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Honor Killings

January 26, 2010

by Sarah Michele Ford
e-mail: ford-at-soc-dot-umass-dot-edu

On January 17th, a 21-year old Indian woman was murdered; the alleged killer was her father.

What would drive a father to kill his daughter? In this case, the motivation appears to have been that the daughter had married a man of whom her father did not approve. To those of us who have been raised in Western cultures, this “honor killing” – the murder of a woman by a family member because she has violated social or sexual norms – seems crazy. This practice, however, has a long history in a number of cultures, primarily in the Middle East.

In order to even begin to understand the phenomenon of honor killings, we have to keep a number of things in mind. First and foremost is the concept of “honor”. The honor at stake in these cases is not the woman’s – it is that of her father and other male relatives. In the Turkish context, for example, “A man’s “honour” consists of two main components: His reputation is determined by his own actions in the community (“seref’) and the chastity or virtue of the female members of his family (“names”)” (“They Killed her for Going Out With Boys…”, 35 Hofstra L. Rev. 815 2006-2007). Why, you might ask, is a man’s honor dependent upon the actions of his female family members? This brings to the fore another vast cultural difference between these cultures and the West. In our social context, the individual is the most important social unit. In this particular Middle Eastern context, however, the family is the most important social unit. It is the family’s honor that the young woman in the Indian example has brought into question. And, in that context, it has historically been considered acceptable to restore the family’s honor by eliminating the person who brought it into question.

This social phenomenon raises so many questions for us as sociologists. Is it appropriate for us to take a relativist view and say that these acts are understandable within their cultural context? (Human rights groups condemn the practice – see Stop Honour Killings and reports from Human Rights Watch on Afghanistan and Turkey.) If we conclude that we need to speak out against this practice, what is the best way for us to do so?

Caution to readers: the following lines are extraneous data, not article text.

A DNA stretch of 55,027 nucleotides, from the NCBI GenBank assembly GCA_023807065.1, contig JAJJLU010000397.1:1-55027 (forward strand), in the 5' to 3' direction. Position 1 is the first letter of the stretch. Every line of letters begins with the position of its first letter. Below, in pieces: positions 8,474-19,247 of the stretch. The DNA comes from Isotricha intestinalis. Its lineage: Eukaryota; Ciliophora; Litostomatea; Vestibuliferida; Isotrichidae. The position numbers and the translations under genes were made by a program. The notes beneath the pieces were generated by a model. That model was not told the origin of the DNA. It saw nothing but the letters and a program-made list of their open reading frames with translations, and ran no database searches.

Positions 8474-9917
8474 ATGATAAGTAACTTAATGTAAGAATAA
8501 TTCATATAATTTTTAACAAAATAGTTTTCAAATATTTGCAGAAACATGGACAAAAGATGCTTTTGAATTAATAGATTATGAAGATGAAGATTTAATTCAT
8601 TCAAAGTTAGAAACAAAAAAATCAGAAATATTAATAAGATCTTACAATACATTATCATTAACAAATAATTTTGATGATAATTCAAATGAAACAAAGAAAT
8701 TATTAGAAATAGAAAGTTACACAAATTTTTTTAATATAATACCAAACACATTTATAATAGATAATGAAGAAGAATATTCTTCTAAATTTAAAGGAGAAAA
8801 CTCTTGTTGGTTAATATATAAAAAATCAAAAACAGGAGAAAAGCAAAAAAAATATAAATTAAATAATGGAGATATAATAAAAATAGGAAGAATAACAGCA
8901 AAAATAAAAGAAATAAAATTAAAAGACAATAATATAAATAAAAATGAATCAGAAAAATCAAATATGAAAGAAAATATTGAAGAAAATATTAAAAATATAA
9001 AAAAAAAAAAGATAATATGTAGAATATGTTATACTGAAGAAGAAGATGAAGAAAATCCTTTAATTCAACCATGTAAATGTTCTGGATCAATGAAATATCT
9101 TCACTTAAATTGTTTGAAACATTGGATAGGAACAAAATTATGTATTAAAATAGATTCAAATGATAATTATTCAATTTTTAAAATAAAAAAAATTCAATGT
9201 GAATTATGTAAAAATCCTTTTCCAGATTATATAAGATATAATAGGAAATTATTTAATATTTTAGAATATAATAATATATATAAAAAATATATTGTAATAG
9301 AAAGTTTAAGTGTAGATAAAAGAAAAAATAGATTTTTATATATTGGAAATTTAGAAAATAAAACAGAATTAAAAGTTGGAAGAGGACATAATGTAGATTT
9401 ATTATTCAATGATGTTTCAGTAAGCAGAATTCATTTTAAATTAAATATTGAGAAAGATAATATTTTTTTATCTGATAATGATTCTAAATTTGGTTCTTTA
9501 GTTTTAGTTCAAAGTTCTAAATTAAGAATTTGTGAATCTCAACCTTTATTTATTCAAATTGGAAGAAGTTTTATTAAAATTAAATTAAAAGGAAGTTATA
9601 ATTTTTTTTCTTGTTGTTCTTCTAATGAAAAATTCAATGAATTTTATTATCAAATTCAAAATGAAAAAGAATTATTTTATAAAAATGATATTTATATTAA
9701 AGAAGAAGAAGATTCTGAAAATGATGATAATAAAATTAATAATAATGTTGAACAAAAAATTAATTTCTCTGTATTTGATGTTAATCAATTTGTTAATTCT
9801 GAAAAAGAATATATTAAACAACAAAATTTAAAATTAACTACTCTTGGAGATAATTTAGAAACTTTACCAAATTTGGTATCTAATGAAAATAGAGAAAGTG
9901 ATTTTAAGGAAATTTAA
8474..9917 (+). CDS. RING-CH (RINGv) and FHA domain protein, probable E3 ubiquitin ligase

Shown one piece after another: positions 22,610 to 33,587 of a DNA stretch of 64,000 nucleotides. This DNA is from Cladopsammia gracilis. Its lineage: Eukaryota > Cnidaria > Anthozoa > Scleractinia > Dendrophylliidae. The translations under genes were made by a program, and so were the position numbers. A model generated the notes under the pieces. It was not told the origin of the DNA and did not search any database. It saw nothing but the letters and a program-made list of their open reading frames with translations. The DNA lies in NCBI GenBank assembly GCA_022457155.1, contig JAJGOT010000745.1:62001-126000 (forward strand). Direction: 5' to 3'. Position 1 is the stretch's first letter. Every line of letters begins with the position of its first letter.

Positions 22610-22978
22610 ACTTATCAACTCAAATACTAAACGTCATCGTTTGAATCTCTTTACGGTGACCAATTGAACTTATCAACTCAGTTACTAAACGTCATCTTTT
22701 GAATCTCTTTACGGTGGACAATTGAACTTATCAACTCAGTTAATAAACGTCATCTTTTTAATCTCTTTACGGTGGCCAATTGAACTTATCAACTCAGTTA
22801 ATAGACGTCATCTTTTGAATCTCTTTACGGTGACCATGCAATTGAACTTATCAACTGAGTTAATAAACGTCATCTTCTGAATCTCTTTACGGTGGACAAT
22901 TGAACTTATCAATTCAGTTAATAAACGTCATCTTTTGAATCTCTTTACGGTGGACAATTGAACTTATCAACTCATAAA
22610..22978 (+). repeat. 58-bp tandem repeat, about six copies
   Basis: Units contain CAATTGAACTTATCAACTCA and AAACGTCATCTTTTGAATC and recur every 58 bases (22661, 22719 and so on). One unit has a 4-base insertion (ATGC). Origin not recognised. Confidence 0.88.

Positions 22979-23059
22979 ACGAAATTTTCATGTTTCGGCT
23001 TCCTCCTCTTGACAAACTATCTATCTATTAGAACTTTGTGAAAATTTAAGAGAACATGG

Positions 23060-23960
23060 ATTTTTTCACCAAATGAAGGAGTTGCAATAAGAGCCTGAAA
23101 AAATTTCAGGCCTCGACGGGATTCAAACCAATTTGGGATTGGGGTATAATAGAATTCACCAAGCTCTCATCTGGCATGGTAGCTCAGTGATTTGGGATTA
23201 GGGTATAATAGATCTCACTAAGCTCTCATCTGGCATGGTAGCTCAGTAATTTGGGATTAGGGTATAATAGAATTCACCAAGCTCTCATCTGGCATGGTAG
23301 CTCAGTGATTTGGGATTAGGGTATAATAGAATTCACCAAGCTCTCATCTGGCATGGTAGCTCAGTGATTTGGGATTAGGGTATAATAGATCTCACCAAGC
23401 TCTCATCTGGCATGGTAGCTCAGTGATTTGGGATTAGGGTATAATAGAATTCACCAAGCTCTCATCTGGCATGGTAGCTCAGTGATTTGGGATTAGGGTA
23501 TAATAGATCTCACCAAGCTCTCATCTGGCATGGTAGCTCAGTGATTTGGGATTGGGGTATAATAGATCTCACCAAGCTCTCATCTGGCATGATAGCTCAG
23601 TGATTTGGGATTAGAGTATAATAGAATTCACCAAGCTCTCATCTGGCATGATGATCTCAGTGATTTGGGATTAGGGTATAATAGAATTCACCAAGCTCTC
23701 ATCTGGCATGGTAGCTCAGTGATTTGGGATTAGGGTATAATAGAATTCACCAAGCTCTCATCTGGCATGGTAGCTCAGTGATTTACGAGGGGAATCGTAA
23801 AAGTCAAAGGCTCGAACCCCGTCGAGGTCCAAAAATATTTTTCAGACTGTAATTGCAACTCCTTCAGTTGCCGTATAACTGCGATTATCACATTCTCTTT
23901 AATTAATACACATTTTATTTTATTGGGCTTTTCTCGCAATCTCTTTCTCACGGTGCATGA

Most of all, though, this phenomenon illustrates the ways that all of the questions we ask as sociologists are intertwined. This one topic forces us to think about culture and cultural relativism, gender inequality and family structures, power, human rights, and numerous other issues as well. When we study sociology, we can’t ever boil a question down to one issue, or even to one “type” of sociology. People are so complex, society is so complex, that everything is interrelated.

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One comment

  1. Thanks for linking to us.

    Our project is part of a small London-based charity (www.ikwro.org.uk) that helps women of Middle Eastern origin, many of whom (in fact 85 last year) fear violence motivated by perceptions of family ‘honour’) It’s my personal opinion that the way male/family reputation rests upon the female’s conformity to a patriarchal measure of chastity reflects the organisation of marriage within classically patriarchal (patrilineal, patrilocal, patrifocal) soceities — or those which still see the classically patriarchal norm as the ideal despite popular practise. To me, ‘honour’ is a concept which reflects the value of women who are commodified through marital transactions brokered between men and families.

    Our first aim in setting up this project was to raise awareness. It’s particularly the case in Western countries with immigrant populations that potential victims *could* be helped and protected, but that the various authorities lack the know-how and established procedures to do so. Elsewhere, discriminatory laws and customs need to be challenged. It is the nature of ‘honour’ killing, which in our definition is a collective crime, that the family conspires to commit and then conceal the murder, which may include destroying any evidence of the victim’s life, in some cases with the collusion of the community or authorities. For this reason, the reality of these crimes cannot be hidden.



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